Trump's pick for EPA pollution czar says kids are less sensitive to pollution than adults

The Intercept's Sharon Lerner is the best journalist on Trumpian science appointees going, and her piece on Michael Dourson, whom Trump wants confirmed as the EPA's second most powerful executive as Director of the Office of Chemical Safety and Pollution Prevention is a scorcher.

Even by Trumpian standards, Dourson is a piece of shit work. He currently runs the high-profile greenwashing consultancy Toxicology Excellence for Risk Assessment (TERA) whose clients are a rogue's gallery of the country's most lethal polluters: Dow Chemical, CropLife America, the American Chemistry Council, the American Petroleum Institute, Koch Industries and more.

TERA's stock in trade is manufactured sciencey numbers showing that pollution isn't harmful. In that regard, TERA excels, routinely asserting the harmlessness of industrial waste products that every independent researcher considers dangerous and/or deadly.

For example, Dourson asserted that the pesticide chlorpyrifos was safe at concentrations 5,000 times higher than the EPA recommended dose, despite well-documented causal links between the substance and "memory, intelligence, attention, and motor problems in children." Dourson also asserted that children over six months old are less susceptible to toxic chemicals, despite the widespread, experimentally verified consensus that children are more susceptible — something that has been verified through ghastly industrial accidents through the ages.

Dourson's rap sheet goes on for pages (you should read Lerner's piece), but here's the kicker: in his new job, he'll be in charge of deciding which industrial pollutants are safe, and at which concentrations. He is not a fox in the henhouse, he's a serial killer in the nursery.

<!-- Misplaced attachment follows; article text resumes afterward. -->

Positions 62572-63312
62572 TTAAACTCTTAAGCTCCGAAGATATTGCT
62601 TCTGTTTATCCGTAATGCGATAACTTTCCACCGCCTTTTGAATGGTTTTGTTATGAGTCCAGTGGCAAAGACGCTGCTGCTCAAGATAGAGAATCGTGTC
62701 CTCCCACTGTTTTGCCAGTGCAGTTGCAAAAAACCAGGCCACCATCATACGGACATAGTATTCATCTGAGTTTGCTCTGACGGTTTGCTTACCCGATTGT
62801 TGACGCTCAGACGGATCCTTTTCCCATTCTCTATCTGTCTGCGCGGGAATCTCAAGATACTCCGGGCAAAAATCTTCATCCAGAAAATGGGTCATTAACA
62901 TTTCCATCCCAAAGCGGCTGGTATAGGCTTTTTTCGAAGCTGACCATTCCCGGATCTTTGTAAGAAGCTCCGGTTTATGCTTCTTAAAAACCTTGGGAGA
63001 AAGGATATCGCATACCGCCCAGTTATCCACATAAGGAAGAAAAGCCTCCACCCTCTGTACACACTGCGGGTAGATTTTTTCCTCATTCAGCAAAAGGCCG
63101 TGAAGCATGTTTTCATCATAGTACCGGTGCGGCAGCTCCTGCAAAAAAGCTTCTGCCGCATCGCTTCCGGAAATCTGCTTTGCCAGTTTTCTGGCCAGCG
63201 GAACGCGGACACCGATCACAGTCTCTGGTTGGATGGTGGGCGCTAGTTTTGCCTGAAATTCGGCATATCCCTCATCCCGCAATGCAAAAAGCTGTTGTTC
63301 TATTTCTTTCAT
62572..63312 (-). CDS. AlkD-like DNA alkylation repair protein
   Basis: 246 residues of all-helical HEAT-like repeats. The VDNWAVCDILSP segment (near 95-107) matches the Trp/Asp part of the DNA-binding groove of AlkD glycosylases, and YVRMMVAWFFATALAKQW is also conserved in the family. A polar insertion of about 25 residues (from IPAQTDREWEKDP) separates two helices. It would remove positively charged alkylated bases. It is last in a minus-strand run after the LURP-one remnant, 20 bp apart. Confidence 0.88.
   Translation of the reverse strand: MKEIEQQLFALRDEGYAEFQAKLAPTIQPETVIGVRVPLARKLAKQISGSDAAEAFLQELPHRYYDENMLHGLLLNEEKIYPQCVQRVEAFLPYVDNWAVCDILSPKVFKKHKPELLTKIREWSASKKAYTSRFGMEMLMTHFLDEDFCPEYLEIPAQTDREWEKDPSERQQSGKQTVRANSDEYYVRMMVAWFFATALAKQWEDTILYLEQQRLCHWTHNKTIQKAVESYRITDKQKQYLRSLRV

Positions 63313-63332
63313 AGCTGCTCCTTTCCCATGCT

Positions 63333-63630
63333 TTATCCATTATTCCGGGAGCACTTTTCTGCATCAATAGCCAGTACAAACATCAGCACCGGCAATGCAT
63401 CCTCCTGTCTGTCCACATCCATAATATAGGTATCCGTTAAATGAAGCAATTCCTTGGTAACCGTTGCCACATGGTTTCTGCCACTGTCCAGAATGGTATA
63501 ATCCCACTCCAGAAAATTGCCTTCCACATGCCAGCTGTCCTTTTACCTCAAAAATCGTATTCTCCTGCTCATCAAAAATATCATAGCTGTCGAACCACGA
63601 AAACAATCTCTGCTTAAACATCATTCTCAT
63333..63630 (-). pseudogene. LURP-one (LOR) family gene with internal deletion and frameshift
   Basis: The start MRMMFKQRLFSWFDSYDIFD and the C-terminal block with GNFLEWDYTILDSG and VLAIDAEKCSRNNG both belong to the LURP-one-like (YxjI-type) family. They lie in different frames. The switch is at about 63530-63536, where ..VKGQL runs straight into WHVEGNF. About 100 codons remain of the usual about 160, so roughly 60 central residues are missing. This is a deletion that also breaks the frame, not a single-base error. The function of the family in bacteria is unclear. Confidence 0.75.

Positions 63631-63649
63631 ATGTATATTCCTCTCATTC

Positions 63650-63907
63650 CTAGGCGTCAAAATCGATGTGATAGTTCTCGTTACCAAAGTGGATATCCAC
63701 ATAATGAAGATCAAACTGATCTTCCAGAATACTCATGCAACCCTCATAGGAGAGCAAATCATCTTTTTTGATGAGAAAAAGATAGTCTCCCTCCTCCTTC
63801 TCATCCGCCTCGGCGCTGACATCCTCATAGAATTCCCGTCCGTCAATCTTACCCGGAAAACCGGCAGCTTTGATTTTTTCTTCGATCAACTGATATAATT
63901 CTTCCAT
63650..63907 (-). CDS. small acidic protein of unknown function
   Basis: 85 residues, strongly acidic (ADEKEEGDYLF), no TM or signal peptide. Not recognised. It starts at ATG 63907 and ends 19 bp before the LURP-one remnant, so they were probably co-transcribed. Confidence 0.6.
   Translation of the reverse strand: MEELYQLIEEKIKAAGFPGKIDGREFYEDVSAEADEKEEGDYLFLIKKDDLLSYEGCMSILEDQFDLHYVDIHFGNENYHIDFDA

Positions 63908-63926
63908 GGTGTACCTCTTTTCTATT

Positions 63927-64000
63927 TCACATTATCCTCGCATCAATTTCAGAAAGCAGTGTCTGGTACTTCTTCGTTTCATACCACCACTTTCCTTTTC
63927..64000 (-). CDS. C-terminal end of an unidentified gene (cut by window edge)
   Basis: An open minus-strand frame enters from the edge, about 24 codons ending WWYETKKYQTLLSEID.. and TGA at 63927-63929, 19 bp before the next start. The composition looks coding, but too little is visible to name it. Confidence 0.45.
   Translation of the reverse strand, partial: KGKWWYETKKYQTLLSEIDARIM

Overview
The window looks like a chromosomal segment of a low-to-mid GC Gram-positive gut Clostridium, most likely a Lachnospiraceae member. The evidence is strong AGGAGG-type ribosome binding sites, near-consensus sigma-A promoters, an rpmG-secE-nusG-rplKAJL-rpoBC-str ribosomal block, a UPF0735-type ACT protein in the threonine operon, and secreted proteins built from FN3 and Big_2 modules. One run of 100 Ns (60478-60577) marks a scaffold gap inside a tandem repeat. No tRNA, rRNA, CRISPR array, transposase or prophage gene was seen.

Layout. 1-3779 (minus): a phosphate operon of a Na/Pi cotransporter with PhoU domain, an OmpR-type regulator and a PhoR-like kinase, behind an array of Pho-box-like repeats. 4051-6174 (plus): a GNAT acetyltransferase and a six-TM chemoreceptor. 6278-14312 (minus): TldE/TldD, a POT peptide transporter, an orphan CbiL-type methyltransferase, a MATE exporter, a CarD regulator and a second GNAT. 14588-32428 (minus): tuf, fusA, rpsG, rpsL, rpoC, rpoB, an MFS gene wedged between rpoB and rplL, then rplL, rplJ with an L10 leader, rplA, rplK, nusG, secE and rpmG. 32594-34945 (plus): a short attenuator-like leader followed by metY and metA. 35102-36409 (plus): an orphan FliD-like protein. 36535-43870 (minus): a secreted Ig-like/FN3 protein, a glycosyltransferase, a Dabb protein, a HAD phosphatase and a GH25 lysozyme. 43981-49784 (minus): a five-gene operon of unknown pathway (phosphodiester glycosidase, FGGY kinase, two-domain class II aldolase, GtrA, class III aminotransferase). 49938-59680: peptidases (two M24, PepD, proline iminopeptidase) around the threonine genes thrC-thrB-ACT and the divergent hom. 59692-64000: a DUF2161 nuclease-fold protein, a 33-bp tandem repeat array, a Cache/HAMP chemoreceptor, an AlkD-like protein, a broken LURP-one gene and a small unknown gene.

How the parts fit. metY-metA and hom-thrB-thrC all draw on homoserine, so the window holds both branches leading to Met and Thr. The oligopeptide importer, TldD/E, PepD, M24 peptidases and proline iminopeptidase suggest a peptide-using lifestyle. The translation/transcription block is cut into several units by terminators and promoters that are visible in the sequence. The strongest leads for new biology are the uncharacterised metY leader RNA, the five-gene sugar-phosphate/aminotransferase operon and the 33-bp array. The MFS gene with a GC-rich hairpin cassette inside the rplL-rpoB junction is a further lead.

In these dark Trumpian times, it's easy to get inured to the callous disregard for evidence, decency, safety, and humanity on display in Washington, but Trump's ability to find extremely vicious gators to fill the DC swamp with always manages to shock.

After reversing the proposed ban, EPA Administrator Scott Pruitt recently delayed the evaluation of both chlorpyrifos and other organophosphates, the chemical class to which it belongs, which had been scheduled to begin in 2017. Dourson would have input on the timing of those evaluations, as well as the research considered in them. About two dozen organophosphate pesticides are commercially available, all of which are neurotoxins.

Environmental scientists have long recognized that children are especially vulnerable to chemicals, including organophosphates, throughout their development. But in a 2002 paper paid for by the American Chemistry Council and the pesticide industry group CropLife America, Dourson suggested that after six months, most children are no more sensitive to chemical toxicity than adults and that in some cases, they are even less sensitive. This idea places him well outside the scientific mainstream and suggests how he might approach not just these pesticides but all chemicals affecting children.


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